I believe that evaluative labels—including diagnoses—can facilitate both communication and good decision making when (1) the labeled parties are able and allowed to present their own world views, (2) the conflicts of self-interest inherent in the use of the labels are transparent and are carefully assessed and taken into consideration, and (3) all parties have access to the evidence that can be used to assess the validity of the labels for themselves (i.e., they are not forced to rely on caliginous “expertise”). In the typical use of psychiatric labels when treatment (e.g., medication) and control (e.g., commitment) decisions are made, these conditions are rarely present.

And though none of these conditions is ever completely present, when they are mostly true, I believe that Dr. Caplan would agree with this view. At least that is my understanding of her warnings about the typical use of psychiatric labels followed by her call for the application of transparent, common sense when describing the actions and behaviors of President Trump.

Indeed, I believe that some psychiatric diagnoses with a modest degree of validity could be used to describe our president in a manner that enhances our understanding of our current political situation. My colleagues and I presented just such an example of the application of diagnostic labels. We carefully avoided violating the aforementioned rules for using descriptive terms in a manner that facilitates understanding and prevents an abuse of power.

First, the party we labeled has had an unparalleled ability to present his own view of reality. It might be fair to say that no one in all human history has had more attention paid to his worldview. So, in labeling, we certainly did not engage in an abusive use of a power imbalance.

Second, the conflicts of interest were quite transparent; indeed, they have been rendering the United States of America so divided as to be dysfunctional. Because of this, the inherent conflicts have received virtually endless acknowledgment and discussion. The audience of our diagnostic claim should themselves have the ability to weigh our words in light of the inevitable bias that, like all human viewpoints, ours possesses.

And third, we presented links to the research that offers the empirical basis for our understanding as well as, for an example, our beliefs about our subject’s behavior.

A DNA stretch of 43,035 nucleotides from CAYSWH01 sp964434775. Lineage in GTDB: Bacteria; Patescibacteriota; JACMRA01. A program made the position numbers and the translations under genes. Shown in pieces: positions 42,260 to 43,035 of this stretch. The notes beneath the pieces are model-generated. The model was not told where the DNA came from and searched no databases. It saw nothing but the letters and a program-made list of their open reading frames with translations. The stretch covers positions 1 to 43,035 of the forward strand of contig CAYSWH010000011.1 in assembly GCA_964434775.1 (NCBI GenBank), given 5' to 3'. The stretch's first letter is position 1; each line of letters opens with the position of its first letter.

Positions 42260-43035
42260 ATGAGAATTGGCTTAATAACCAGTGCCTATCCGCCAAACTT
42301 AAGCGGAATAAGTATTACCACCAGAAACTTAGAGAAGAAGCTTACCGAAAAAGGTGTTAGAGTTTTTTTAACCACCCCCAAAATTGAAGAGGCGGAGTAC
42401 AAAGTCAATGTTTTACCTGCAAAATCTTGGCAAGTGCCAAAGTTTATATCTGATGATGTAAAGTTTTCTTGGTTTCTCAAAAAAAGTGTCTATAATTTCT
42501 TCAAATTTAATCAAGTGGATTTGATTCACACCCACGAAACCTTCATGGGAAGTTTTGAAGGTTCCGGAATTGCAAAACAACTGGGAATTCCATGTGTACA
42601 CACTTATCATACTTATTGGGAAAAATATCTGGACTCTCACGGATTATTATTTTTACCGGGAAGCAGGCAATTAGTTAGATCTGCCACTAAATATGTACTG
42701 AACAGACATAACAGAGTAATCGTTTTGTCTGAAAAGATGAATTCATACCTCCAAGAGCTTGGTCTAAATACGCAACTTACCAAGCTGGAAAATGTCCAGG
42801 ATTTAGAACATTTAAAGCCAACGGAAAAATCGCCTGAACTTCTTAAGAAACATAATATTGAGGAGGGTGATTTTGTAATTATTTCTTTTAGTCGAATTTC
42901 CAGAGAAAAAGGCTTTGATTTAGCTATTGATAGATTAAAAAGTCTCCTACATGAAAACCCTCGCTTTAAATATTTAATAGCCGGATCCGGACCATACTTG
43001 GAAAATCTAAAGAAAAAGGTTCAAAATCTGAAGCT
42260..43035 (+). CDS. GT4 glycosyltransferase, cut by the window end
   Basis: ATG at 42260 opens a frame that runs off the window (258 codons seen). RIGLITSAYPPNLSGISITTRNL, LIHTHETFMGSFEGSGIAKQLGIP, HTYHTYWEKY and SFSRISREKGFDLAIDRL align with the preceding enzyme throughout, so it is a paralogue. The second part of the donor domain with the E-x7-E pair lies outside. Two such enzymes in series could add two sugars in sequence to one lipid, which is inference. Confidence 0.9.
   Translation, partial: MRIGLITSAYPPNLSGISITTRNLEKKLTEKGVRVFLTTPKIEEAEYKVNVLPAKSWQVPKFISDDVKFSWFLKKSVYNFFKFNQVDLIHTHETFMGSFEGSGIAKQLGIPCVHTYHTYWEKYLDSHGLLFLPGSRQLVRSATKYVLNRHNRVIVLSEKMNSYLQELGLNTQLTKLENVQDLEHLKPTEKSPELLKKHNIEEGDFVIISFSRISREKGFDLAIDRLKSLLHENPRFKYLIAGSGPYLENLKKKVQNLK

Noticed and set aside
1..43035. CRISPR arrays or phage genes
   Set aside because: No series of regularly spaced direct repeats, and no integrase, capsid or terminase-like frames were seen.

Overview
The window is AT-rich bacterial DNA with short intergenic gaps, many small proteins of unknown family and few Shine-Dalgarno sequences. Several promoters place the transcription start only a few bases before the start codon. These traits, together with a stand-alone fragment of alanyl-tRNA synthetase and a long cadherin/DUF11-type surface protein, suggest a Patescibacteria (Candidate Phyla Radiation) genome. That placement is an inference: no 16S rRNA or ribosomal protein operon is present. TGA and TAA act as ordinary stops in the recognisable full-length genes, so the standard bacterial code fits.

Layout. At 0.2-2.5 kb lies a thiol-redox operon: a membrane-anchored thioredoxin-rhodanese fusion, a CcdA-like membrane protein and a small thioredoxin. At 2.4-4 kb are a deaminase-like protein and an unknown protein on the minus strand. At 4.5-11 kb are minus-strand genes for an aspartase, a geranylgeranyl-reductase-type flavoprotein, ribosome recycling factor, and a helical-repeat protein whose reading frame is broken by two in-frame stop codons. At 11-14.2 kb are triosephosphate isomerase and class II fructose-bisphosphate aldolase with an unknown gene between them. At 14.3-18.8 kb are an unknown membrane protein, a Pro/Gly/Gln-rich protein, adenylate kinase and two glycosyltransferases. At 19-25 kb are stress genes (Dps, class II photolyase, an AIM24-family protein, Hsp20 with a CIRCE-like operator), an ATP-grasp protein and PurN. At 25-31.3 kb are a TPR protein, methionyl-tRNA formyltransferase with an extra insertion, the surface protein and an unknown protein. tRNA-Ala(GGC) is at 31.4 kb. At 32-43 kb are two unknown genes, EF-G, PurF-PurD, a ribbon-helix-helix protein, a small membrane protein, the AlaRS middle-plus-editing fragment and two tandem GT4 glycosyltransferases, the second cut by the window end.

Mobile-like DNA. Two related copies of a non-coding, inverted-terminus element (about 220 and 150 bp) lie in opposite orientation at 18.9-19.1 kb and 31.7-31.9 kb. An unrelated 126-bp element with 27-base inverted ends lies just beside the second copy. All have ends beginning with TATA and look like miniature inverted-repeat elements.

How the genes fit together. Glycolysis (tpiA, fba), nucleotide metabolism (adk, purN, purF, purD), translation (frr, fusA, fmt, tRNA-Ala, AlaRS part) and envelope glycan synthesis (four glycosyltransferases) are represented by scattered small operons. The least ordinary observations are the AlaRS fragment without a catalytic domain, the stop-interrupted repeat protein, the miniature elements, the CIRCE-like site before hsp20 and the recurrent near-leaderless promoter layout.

Thus, though we felt that our claims were transparent, fair, as well as helpful in developing a better understanding of our terribly troubled world, our readers had the information necessary to make their own judgments.

Above, I suggested that such use of diagnostic labels is rare in the field of mental health. That was an understatement. I have been involved in hundreds of commitment hearings in which psychiatric diagnoses were crucial. In that context, I have never witnessed the presence of all three factors: (1) the transparent (honest) use of diagnostic labels (which includes the acknowledgment of the inherent biases built into the labels as well as their highly limited validity), (2) allowing full voice to and full acknowledgment of the labeled person’s view of reality, and (3) using the labels in a manner that produces a useful understanding, which in standard mental health practice would require that the understanding produced by the use of the labels be significantly more beneficial to the labeled person rather than the labeler.

Ultimately, it’s that very last part that is so troubling in its absence when psychiatric diagnoses are typically utilized.

55 COMMENTS

  1. “The point is that, though I agree wholeheartedly with Dr. Caplan, the issue about labeling folks requires a great deal of nuance.”

    I will read the article in more detail, and comment, but this is akin to saying blacks should accept slavery, and to keep them as slaves, you need to use more nuanced forms of persuasion or deceit.

    Who are those people you refer to as “folks”?

    Why don’t you begin and end by explaining why you “wholeheartedly” agree with her article?

  2. Here is Obama’s moral argument for destroying a whole country (Libya):

    https://www.youtube.com/watch?v=VwPi3jK-kRw

    “Gadaffi declared he would show no mercy to his own people. He compared them to rats and threatened to go door to door to inflict punishement …”

    Here is what Gadaffi actually said:

    https://www.youtube.com/watch?v=gILP12qdIl0

    “We must fight these enemy rats who will be defeated in armed combat. Young people of Tripoli, fight them from street to street, ally to ally, house to house, with guns and pistols they will be neutralized …”

    Instead this gentleman with a PhD wants you to concentrate on this:

    “I didn’t say a date….I said it’s going away and it is going away.”

    A statement Trump made in relation to the corona virus.

    I can see why Dan Kriegman refers to his readers as “folks”.

    • Interesting how he brings up psychiatry’s power to punish people for being sex offenders without taking any actual crimes into account. Who gives a rip about what you actually DID? Lol.

      The shrink says you’re a monster. The public will believe him.
      Why I got kicked out of college.